Canon pixma error updating firmware
Inside each Stratasys cartridge is a Maxim DS2433 one-wire EEPROM (in a SO-8 package) that the machine communicates with.
Specifically, here’s the layout of data on the EEPROM as known thus far as a result of reading EEPROMs from several brand new cartridges: 0×00-0×41: scrambled data (commenter lgg2 noted that 0×28-0×2F is identical to 0×30-0×37, highlighted in purple) 0×42-0×45: 0×00000000 0×46-0×47: scrambled data 0×48-0×4A: 0×55AA55 (highlighted in green) 0×4B-0×4D: scrambled data 0×4E-0×4F: 0×71BE, 0×72BE, 0×73BE, 0×74BE, or 0×75BE 0×50-0×51: scrambled data 0×52-0×57: 0×000000000000 0×58-0×63: filament remaining (scrambled data, highlighted in yellow) – on an unused spool, 0×62-0×63 is always 0×4BB9, but this gets modified (along with 0×58-0×61) as the cartridge is used. 0×64-0×67: 0×00000000 0×68-0×70: 0×535452415441535953 (‘STRATASYS’ in ASCII, highlighted in dark blue) 0×71-0×1FF: scrambled data Simple enough, right?I assume creating a cron job to delete this file periodically (or using rc.local to delete it on startup) would also work.As far as I know, this constitutes the cutting edge of Stratasys hacking – I’ve heard rumors before of people having bypassed the cartridge EEPROMs, but this is the first concrete information I’ve seen on how to accomplish it.Dumping the contents of one yields hexadecimal gibberish, unfortunately.What’s more, you can’t simply clone one of them, as each has a unique 48-bit serial number lasered onto the die at the time of production, and this serial (presumably) is used as the seed to encrypt/obfuscate the EEPROM data.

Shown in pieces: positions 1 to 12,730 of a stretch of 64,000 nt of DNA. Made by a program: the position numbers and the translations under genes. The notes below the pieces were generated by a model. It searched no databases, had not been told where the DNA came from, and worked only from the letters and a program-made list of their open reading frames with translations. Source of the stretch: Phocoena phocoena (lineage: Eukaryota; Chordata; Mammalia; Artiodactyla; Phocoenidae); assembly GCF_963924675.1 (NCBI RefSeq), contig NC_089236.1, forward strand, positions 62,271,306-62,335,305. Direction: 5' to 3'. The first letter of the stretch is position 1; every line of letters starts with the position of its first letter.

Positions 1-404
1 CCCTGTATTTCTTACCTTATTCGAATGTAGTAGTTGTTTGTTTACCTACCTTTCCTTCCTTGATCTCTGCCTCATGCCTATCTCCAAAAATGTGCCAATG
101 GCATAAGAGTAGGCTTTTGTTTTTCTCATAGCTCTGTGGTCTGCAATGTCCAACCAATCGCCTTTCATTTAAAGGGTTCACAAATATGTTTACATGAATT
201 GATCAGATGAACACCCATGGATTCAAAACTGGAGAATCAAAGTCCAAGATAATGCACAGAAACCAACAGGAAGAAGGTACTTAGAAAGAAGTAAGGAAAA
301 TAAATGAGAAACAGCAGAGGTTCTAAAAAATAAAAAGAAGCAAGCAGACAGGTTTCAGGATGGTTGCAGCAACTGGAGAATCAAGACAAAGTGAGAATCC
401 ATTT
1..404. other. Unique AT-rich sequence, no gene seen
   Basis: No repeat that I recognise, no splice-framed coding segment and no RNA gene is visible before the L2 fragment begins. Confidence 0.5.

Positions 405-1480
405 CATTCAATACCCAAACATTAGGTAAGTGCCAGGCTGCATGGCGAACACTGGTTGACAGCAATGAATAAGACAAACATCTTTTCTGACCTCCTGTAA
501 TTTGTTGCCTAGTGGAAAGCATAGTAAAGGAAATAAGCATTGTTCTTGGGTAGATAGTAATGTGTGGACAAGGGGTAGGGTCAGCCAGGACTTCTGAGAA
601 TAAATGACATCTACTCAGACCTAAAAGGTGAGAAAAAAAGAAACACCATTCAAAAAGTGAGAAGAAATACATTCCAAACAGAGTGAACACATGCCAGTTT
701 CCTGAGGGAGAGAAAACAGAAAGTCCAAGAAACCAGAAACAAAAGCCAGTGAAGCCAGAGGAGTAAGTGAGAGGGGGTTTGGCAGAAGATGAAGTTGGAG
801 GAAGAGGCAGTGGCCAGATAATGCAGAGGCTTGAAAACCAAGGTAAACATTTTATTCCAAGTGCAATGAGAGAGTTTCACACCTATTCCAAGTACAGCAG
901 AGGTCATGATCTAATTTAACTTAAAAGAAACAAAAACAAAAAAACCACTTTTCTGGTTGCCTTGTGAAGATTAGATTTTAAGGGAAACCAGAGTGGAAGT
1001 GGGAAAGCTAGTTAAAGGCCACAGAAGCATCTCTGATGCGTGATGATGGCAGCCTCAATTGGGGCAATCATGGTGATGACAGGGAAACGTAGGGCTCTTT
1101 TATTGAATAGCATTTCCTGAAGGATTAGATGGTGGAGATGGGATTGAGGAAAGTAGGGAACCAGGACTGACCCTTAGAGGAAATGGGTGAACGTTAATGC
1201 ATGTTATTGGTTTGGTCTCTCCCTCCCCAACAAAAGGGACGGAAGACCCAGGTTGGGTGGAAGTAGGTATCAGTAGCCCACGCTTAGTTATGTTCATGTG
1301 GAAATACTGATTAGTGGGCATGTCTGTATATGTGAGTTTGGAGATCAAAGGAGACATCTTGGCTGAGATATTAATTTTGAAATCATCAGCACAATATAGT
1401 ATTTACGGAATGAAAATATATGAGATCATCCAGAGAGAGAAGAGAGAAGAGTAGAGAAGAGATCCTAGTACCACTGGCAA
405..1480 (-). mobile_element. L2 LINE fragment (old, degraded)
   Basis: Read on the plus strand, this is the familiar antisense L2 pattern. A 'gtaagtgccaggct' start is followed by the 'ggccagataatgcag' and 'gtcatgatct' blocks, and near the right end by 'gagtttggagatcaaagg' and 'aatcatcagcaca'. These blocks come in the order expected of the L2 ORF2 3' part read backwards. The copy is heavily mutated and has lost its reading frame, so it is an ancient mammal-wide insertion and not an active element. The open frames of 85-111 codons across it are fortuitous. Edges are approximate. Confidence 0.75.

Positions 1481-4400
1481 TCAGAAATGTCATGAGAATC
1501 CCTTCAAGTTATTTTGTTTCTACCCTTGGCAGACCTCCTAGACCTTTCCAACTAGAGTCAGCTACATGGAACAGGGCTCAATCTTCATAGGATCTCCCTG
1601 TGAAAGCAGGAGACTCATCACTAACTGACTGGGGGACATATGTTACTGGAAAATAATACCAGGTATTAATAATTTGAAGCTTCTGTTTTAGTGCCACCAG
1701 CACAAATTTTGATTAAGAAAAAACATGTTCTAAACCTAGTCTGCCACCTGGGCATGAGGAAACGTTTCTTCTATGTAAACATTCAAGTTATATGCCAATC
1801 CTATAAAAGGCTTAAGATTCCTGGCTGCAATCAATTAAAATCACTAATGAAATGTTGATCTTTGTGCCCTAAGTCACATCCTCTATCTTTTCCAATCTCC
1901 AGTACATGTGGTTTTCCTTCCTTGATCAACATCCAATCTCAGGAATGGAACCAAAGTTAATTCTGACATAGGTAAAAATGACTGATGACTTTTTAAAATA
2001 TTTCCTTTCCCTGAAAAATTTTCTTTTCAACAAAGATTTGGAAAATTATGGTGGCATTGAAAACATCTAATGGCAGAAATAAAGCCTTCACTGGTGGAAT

If anyone has further information, please leave a comment!